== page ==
I first ran into 1979 Revolution: Black Friday in 2011, when former Rockstar developer Navid Khonsari announced his desire to make a game based on the Islamic Revolution in Iran that overthrew the Shah and installed a theocratic republic. A Kickstarter campaign a couple of years later fell short of its goal, but work continued, and earlier this month the game finally made its debut on Steam.
1979 Revolution is played from the perspective of Reza Shirazi, a photographer who returns to Iran after studying in Europe just as the revolution is catching fire. It's a very linear experience—such is the way of historical games—and plays much like a Telltale adventure, with many timed dialogs and a few quicktime events to get through. And it is not, to be clear, as hair-raising or action-packed as the trailer may make it seem: Most of the game is simple exploration, learning about Reza, his family, and his country by clicking on hot-spots and taking photos of pre-determined subjects. But it is unquestionably intense. The conversation response timer moves with an unforgiving quickness, and while the torture scenes that punctuate the pre-revolution narrative aren't graphic by current videogame standards, they are harrowing.
1979 Revolution is an ambitious game, and that sometimes shines a harsh light on its indie underpinnings. The re-use of assets is especially pronounced in large crowd scenes, of which there are many, and the visual quality of NPCs struck me as uneven. The “gamification” of certain elements, like clicking on a man's chest to wipe the blood off of him so you can better see his wound, feels very strange at times too, rather like the infamous “Press F to pay respects” sequence in Advanced Warfare. But the motion-captured animation is good (not really surprising, since that's what Khonsari has been primarily responsible for in his previous work) and the voice acting, provided by a cast more recognizable by face than by name, is spot-on.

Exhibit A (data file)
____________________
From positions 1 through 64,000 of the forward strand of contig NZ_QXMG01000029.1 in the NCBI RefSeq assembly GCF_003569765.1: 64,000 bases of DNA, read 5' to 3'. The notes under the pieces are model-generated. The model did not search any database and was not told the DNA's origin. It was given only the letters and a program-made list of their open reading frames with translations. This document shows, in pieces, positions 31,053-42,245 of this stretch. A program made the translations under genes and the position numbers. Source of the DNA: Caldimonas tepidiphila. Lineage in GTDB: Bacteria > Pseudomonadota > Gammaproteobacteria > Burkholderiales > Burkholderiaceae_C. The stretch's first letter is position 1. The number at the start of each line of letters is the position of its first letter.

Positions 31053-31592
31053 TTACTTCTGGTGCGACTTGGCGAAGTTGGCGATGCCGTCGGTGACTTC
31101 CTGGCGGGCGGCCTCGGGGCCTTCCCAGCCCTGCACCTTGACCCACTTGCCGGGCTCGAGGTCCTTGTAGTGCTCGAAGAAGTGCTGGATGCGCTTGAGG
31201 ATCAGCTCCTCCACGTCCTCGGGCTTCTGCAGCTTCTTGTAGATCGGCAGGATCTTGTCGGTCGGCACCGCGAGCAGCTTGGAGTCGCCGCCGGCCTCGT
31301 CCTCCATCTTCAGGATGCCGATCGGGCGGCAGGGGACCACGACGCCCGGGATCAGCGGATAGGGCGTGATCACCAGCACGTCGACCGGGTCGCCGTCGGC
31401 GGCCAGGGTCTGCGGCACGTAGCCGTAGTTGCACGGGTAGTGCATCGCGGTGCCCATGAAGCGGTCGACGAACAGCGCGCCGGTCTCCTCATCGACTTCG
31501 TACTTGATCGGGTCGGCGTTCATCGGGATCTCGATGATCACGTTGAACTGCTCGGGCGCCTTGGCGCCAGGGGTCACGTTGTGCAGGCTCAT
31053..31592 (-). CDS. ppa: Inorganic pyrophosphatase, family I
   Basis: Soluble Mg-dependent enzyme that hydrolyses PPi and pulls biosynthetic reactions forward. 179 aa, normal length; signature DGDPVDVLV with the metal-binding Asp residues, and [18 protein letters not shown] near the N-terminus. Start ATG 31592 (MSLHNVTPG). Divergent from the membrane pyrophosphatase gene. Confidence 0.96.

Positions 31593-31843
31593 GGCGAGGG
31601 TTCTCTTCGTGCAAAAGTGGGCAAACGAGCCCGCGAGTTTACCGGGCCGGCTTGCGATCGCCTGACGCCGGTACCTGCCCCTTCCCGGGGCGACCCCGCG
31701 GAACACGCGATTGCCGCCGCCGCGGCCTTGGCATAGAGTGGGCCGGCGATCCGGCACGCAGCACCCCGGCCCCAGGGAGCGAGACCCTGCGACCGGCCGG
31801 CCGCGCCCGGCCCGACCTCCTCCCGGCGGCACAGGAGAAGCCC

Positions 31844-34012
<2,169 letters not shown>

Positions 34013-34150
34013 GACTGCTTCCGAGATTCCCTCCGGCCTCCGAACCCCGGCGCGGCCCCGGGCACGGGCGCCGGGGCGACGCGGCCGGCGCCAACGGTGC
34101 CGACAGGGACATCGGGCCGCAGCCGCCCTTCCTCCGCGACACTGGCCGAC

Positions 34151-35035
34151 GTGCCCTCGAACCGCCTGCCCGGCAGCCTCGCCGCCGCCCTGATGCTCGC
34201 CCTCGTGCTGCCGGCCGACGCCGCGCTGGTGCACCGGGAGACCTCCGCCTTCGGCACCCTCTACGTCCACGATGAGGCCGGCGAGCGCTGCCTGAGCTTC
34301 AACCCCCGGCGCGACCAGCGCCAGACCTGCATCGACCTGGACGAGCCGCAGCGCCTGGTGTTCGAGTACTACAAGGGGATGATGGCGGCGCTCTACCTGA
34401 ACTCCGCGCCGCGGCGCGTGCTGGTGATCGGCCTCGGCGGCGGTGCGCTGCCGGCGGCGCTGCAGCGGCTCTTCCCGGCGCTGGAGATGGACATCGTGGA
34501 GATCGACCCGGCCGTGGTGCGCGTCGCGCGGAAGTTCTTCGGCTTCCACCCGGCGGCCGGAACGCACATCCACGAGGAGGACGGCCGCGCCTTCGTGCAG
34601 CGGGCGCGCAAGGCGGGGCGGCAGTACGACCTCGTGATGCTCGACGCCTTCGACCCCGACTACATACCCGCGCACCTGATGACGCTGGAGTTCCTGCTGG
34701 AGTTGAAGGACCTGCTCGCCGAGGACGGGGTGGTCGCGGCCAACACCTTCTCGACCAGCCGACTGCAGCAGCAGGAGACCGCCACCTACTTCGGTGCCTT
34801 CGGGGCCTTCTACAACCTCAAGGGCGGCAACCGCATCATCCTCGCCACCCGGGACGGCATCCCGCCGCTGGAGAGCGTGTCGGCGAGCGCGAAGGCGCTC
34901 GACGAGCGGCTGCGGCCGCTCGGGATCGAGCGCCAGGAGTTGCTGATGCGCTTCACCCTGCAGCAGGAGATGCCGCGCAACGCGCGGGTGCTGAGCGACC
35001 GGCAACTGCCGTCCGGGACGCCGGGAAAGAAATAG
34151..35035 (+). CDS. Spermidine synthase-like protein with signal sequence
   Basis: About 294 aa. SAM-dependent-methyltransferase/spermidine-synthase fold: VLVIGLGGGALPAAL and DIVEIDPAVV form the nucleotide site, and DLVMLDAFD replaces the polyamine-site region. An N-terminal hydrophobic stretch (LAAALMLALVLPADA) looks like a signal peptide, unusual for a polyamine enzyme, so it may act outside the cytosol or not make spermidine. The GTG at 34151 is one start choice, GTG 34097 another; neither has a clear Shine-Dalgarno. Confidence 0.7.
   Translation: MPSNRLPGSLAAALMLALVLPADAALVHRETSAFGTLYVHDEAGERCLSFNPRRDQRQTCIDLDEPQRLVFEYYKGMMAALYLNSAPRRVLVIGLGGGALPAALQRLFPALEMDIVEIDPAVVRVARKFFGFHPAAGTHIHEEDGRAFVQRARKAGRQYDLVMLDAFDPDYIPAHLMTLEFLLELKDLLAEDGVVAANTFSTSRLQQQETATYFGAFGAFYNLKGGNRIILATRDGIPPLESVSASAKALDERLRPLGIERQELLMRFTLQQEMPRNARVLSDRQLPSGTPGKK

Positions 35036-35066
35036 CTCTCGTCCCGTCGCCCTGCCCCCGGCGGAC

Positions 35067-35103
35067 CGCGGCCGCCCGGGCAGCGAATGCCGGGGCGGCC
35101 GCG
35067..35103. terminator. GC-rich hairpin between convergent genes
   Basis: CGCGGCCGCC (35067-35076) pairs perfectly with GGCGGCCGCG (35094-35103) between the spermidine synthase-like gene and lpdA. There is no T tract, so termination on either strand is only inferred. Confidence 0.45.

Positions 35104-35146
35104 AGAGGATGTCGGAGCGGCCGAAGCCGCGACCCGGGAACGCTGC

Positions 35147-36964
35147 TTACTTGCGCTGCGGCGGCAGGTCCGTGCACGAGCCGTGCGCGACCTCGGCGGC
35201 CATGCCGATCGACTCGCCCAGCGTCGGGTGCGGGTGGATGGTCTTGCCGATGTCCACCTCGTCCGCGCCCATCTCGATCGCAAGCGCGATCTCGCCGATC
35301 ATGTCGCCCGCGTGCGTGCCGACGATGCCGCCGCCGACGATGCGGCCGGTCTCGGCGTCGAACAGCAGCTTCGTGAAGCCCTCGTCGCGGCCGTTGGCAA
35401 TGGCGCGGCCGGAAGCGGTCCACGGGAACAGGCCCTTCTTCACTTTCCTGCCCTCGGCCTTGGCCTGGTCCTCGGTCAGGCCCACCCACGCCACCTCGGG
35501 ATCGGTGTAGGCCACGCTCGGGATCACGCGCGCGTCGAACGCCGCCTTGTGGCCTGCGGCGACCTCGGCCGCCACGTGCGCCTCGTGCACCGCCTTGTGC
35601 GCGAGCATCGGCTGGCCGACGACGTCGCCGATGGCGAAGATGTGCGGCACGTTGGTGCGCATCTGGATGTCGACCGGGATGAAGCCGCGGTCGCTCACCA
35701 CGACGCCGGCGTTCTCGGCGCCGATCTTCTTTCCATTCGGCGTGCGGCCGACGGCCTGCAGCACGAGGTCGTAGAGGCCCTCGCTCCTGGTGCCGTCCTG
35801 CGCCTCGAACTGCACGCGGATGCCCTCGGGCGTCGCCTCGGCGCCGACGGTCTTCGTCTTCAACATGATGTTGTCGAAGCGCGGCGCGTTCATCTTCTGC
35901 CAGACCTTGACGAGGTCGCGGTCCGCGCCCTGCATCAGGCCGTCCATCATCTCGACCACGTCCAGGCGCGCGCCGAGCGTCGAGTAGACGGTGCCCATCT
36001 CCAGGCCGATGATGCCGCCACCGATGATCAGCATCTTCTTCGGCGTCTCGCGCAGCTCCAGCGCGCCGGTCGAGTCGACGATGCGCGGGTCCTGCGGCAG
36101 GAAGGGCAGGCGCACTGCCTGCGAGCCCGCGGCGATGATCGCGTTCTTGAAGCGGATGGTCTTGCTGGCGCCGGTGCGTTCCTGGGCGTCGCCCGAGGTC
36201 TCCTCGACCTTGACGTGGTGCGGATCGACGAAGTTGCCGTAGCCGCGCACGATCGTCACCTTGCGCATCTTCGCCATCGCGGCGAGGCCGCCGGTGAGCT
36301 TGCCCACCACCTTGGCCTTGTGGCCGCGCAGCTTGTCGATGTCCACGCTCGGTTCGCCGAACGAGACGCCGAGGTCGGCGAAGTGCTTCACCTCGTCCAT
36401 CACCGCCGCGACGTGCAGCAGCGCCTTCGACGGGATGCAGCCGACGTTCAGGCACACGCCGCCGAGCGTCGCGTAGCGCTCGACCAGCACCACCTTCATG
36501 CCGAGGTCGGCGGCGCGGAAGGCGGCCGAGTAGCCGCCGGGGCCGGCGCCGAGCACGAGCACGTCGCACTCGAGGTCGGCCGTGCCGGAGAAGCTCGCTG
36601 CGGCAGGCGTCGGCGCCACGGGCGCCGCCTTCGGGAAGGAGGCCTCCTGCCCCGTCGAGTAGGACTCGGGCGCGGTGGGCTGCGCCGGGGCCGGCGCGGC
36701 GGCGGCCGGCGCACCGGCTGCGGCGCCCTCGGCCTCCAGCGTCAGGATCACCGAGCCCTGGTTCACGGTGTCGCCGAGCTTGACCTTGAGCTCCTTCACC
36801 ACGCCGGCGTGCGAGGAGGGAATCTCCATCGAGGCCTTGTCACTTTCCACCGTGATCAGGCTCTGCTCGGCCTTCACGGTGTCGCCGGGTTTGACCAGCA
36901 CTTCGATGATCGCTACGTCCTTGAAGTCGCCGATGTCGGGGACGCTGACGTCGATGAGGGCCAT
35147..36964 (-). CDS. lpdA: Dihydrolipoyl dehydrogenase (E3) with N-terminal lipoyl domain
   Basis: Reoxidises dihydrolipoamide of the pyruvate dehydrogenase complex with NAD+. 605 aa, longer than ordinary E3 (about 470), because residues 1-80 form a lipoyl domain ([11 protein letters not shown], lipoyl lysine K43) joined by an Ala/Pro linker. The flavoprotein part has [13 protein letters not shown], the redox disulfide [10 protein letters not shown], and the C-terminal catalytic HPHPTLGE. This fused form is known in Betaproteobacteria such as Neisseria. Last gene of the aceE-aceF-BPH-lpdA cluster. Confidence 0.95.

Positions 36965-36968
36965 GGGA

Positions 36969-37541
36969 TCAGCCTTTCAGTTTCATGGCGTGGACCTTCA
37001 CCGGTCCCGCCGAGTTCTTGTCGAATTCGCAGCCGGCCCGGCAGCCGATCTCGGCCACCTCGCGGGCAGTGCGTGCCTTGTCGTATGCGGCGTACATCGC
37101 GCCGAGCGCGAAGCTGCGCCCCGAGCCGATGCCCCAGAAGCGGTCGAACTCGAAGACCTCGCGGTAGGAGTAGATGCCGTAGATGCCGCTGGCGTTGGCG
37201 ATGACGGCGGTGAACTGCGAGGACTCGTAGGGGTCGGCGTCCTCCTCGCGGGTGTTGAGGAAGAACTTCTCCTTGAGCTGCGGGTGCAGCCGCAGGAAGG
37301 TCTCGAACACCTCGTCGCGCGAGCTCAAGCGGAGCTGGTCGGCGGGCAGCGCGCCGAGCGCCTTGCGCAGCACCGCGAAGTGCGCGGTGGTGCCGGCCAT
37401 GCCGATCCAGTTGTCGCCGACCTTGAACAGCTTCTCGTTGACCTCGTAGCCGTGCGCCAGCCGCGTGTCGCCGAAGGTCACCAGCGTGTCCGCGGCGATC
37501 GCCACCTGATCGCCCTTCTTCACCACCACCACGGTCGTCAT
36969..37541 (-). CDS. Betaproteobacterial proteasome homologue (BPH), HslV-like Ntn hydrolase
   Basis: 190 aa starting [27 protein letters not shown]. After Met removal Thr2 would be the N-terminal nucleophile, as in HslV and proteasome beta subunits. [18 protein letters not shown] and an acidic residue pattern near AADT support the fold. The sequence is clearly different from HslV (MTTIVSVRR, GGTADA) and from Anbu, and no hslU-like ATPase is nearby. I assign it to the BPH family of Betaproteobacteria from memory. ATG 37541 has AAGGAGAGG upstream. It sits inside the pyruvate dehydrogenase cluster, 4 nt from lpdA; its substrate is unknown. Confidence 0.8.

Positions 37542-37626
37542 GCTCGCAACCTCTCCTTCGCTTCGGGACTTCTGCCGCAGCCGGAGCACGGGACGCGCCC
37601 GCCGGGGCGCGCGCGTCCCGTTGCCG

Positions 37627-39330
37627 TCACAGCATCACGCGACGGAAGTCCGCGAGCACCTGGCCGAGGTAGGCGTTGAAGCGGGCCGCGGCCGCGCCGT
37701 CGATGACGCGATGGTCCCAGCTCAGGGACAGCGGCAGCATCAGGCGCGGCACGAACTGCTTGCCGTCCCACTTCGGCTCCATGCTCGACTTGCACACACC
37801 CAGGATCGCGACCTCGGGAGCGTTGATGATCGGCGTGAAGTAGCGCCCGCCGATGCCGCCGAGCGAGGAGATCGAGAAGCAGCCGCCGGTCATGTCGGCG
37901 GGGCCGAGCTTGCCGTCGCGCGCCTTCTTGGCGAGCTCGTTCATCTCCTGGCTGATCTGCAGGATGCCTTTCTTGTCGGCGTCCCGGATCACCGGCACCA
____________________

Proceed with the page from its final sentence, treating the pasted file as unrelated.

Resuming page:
It lacks the polish of a Telltale game, but not the power: 1979 Revolution is based on “first-hand testimonies of freedom fighters, witnesses, and casualties of the revolution,” and much of the in-game content is interspersed with real-world photos, video clips, and audio. Unsurprisingly, Khonsari said it's been banned in Iran, where authorities have criticized it for numerous inaccuracies; this Google translation of a VGPosmortem.ir review is rough, but the message is pretty clear.
1979 Revolution: Black Friday is available on Steam for $12/£9. More may be coming: The developers said on Twitter a few days ago that it “isn't episodic, but the characters have more stories to tell.” Find out more at 1979revolutiongame.com.